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This profile was last updated on 1/28/16  and contains information from public web pages and contributions from the ZoomInfo community.

Dr. Richard E. Chaisson

Wrong Dr. Richard E. Chaisson?


Phone: (410) ***-****  
Email: r***@***.edu
Local Address:  Baltimore , Maryland , United States
J. Hillis Miller Health Center
1600 SW Archer Road Room M 452 MSB
Gainesville , Florida 32610
United States


Employment History

Board Memberships and Affiliations


  • M.D.
  • MD degree
    University of Massachusetts
  • BS Degree
    University of Massachusetts
  • MD
183 Total References
Web References
HIVGR1,2 & 3 PROGRAM INFO (SPEAKERS, CME INFO, DISCLOSURES) : ViralEd, Inc., 16 Dec 2015 [cached]
Richard E. Chaisson, MD JHU
Richard E. Chaisson, MD
Professor of Medicine Director, Center for Tuberculosis research Director, Center for AIDS Research Johns Hopkins University School of Medicine
Richard E. Chaisson MD
Richard E. Chaisson MD
In an editorial accompanying the study, ... [cached]
In an editorial accompanying the study, Johns Hopkins infectious disease specialists Richard Chaisson, M.D., and Eric Nuermberger, M.D., call the proliferation of the drug-resistant organisms an "enormous challenge" to eradicating TB, which now kills 1.5 million people each year, mostly in the developing world.
More worrisome among the study findings, says Chaisson, a professor at the Johns Hopkins University School of Medicine and founding director of its Center for Tuberculosis Research, was that the majority of the estimated 110,000 drug-resistant cases occurred among people newly diagnosed with TB, indicating that these drug-resistant bacteria were transmitted from one person to another. Only 3 percent of all newly detected cases were tested for drug resistance.
This research, Chaisson says, "upsets the old dogma" that drug-resistant organisms occur mostly in people who fail to respond to therapy or in infected people who relapse after drug treatment. In sum, he says, drug resistance appears to be present in new cases on a large scale, and drug-resistance testing should not be limited to previously treated patients.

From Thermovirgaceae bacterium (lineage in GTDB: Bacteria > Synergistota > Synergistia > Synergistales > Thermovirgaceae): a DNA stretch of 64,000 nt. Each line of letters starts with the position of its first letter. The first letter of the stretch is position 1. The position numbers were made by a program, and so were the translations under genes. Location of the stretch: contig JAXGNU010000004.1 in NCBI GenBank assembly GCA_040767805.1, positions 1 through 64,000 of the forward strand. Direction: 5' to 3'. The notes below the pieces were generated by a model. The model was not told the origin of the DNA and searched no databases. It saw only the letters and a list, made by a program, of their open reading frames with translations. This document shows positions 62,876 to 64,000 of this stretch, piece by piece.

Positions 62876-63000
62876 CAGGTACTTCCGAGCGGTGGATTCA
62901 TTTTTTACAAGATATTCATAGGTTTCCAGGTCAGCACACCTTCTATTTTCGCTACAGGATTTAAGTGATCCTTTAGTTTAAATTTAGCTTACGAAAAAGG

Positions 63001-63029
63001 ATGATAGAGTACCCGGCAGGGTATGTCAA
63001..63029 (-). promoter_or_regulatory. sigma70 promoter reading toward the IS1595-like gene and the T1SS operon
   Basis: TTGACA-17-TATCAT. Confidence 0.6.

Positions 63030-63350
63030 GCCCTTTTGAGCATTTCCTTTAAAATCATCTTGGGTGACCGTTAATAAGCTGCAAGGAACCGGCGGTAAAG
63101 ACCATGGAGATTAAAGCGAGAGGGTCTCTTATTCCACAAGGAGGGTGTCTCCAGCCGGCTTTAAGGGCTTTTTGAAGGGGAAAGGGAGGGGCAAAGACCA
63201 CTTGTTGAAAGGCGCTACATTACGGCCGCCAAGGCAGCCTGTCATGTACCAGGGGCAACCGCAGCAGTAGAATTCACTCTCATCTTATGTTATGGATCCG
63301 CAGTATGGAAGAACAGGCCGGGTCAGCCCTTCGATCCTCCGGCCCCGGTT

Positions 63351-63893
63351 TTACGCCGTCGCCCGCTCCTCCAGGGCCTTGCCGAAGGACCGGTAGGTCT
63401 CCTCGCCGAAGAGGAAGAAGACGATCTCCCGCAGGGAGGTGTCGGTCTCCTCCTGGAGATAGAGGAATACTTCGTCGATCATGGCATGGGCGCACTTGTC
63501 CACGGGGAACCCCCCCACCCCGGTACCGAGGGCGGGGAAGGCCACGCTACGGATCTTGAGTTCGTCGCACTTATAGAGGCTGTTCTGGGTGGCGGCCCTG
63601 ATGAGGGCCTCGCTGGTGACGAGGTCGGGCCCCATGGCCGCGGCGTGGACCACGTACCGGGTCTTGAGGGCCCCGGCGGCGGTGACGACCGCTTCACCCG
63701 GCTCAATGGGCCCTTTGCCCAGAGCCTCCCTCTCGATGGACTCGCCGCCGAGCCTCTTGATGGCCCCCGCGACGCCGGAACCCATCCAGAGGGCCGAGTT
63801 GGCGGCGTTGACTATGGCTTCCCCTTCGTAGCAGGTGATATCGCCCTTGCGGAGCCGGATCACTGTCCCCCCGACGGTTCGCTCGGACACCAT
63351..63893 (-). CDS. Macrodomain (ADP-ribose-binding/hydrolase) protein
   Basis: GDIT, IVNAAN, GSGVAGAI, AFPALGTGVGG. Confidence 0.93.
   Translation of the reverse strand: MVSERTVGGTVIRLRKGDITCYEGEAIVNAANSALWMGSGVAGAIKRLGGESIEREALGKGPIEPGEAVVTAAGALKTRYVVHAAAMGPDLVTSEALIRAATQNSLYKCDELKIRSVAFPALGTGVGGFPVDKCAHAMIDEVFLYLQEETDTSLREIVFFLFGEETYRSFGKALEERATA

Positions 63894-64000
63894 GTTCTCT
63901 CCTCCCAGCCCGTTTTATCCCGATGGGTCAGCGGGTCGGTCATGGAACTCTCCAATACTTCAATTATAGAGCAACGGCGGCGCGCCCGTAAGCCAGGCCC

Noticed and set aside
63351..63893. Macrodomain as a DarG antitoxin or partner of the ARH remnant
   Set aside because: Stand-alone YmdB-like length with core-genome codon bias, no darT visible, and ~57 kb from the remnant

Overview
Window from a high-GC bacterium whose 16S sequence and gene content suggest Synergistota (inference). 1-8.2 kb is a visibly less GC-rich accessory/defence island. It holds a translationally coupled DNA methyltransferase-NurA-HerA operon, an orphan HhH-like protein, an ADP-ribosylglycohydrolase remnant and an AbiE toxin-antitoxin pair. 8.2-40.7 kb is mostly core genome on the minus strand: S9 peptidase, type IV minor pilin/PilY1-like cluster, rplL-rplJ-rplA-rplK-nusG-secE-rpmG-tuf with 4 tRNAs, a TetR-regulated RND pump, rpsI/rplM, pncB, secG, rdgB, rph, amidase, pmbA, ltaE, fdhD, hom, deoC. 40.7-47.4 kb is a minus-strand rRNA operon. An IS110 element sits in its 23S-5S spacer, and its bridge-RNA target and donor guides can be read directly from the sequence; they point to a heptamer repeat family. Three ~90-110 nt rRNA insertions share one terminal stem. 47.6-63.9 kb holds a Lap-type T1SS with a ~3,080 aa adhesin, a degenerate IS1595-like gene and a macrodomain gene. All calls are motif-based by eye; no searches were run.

Chaisson says the study also highlights the urgent need for faster testing of those newly diagnosed to determine drug resistance. Current laboratory testing methods, while relatively cheap (at less than $5 per person), take several weeks to show bacterial growth in sputum samples. Same-day results are available using high-tech, molecular assays, but they dramatically raise the test cost to as much as $40 per person, a cost he says is worth it, given the "sobering" scope of the problem.
According to Chaisson, multidrug resistant strains of TB cannot be effectively treated by either of the two most commonly used antibiotics, isoniazid and rifampin.
Chaisson and Nuermberger point out that individual drug studies are required by U.S. and global regulatory agencies.
The idea of paying people to ..., 17 Jan 2016 [cached]
The idea of paying people to encourage medical care isn't new, said Dr. Richard Chaisson, director of the Johns Hopkins Center for Tuberculosis Research in Baltimore.
"It works," Chaisson said. "Generally, if you pay people to get discrete things like a test, they'll do it."
However, such incentives usually aren't necessary when tuberculosis erupts in the United States, he said.
"Last year here in Maryland we had two different situations where students were exposed at schools," he said.
Our Staff | CREATE | Consortium to Respond Effectively to the AIDS / TB Epidemic, 15 June 2013 [cached]
Richard Chaisson
Richard Chaisson
CREATE Principal Investigator
Director, Johns Hopkins University Center for Tuberculosis Research
Research Consortium Receives $44.7 Million Gates Foundation Grant to Evaluate New Strategies to Fight HIV-Related Tuberculosis - Bill & Melinda Gates Foundation, 1 Jan 2004 [cached]
"TB and HIV form a lethal combination, each amplifying the other's progress," said Richard Chaisson, MD, Professor of Medicine at Johns Hopkins University and principal investigator of CREATE.
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